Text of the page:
Salty tasteTaste stimuli can be as large as a protein or as small as a single ion. In the case of salty taste perception, the stimuli are ions. As such, the gustatory receptors for salty stimuli are ion channels. The taste of salt or saltiness is primarily created by the passage of sodium (Na+) ions through these sensitive channels.
From an evolutionary point of view, our ability to taste saltiness has evolved as a result of our need to consume sodium chloride as part of our diet. At lower concentrations (<150mM), table salt (NaCl) is both healthy and tasty for mammals, but at higher concentrations, NaCl becomes both undesirable and dangerous to our health.
Twin-study results estimated that genes are responsible for 22% of the variation in salty taste preference. These results suggest that environmental factors probably have a bigger effect on our preference for salty foods than our genetic background.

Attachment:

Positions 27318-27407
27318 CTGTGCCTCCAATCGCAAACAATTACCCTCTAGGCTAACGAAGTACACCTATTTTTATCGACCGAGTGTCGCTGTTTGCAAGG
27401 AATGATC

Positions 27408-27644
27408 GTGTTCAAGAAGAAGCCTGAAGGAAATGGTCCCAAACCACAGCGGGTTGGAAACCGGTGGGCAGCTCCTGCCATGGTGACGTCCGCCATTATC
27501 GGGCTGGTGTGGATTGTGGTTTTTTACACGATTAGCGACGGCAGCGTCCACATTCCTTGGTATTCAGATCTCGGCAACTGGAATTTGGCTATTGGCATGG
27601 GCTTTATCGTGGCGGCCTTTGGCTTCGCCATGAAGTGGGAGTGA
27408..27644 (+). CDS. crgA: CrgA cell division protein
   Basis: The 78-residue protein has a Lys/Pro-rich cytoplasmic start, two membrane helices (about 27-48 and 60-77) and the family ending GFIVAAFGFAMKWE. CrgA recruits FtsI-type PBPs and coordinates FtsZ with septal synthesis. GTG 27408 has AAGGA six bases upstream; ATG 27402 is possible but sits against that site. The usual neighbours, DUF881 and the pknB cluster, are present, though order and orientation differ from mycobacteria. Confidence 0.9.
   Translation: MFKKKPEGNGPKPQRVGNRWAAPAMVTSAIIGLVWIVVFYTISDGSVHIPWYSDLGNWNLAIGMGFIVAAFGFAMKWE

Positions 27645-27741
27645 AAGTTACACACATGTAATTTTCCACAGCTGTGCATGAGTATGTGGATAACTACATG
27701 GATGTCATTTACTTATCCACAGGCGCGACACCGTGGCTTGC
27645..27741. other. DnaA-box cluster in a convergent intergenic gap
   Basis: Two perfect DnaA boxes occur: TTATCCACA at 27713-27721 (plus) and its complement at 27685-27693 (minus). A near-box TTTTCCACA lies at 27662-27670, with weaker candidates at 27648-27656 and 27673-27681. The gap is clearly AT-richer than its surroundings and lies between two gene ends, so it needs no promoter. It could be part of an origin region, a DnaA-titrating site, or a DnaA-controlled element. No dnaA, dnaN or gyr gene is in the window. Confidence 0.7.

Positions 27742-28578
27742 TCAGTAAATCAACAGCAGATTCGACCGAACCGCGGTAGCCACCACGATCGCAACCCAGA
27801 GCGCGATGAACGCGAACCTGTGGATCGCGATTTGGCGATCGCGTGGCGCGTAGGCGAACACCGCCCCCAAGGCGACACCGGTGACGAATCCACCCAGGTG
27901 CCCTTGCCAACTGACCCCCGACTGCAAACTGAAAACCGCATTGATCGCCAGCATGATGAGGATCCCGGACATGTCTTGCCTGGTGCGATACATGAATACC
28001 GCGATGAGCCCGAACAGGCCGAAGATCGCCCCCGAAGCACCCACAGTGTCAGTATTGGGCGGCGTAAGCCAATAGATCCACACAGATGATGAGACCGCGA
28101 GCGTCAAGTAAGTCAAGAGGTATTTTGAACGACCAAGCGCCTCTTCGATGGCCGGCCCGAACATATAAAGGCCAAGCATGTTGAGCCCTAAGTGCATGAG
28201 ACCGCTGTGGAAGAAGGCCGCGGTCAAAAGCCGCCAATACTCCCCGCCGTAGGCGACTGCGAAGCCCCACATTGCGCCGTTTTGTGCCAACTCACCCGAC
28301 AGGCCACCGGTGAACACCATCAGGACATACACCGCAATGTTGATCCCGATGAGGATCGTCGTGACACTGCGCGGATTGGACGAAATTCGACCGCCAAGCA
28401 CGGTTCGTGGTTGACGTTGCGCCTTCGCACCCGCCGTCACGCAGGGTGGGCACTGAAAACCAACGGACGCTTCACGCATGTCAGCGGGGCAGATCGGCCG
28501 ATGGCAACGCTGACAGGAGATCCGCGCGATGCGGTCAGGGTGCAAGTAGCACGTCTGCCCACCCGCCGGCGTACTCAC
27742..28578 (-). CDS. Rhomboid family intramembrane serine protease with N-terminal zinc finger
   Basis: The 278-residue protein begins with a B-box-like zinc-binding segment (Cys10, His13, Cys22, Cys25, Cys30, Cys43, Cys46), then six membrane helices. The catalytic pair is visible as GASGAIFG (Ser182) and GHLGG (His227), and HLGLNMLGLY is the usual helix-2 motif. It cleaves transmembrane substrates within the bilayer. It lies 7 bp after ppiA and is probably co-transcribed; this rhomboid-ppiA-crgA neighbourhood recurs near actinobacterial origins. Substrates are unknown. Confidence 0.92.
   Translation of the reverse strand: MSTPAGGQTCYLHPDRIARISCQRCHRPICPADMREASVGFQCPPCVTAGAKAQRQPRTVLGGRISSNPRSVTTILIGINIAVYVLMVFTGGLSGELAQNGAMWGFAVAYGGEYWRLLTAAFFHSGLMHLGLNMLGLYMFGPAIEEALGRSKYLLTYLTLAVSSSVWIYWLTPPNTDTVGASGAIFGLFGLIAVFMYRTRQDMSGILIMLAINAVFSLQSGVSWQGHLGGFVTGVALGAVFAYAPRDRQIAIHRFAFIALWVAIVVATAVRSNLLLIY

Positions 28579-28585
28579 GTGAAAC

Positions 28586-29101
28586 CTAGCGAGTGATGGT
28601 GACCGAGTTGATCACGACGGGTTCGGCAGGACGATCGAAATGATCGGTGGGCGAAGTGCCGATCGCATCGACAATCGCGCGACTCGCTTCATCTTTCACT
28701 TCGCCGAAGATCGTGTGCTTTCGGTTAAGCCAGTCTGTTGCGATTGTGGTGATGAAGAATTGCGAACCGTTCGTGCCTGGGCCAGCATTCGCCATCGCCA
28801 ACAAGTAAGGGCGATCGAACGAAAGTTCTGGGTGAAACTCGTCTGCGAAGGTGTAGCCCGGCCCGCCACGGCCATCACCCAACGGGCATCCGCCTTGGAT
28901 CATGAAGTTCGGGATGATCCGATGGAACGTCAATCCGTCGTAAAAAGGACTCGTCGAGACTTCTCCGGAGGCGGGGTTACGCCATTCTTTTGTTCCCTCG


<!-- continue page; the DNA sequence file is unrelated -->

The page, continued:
Describing the receptors that detect saltiness is a little bit trickier than for the other four tastes. As mentioned above, the “receptors” for salts are ion channels – one of which is an epithelial Na+ channel (ENaC) present on the membrane of some taste cells. To complicate matter further, saltiness is sensed depending on the concentration of ions. Low concentrations of sodium, which are typically attractive, are detected by one type of receptor and one type of taste receptor cell (i.e. the classic sodium-sensing cells), while high concentrations of salt, which animals try to avoid, are sensed by a completely different pathway.
Although the mechanism of recognising salty taste is not yet fully understood, the available literature suggests an association with specific TAS1R1 gene variants, which we also test for.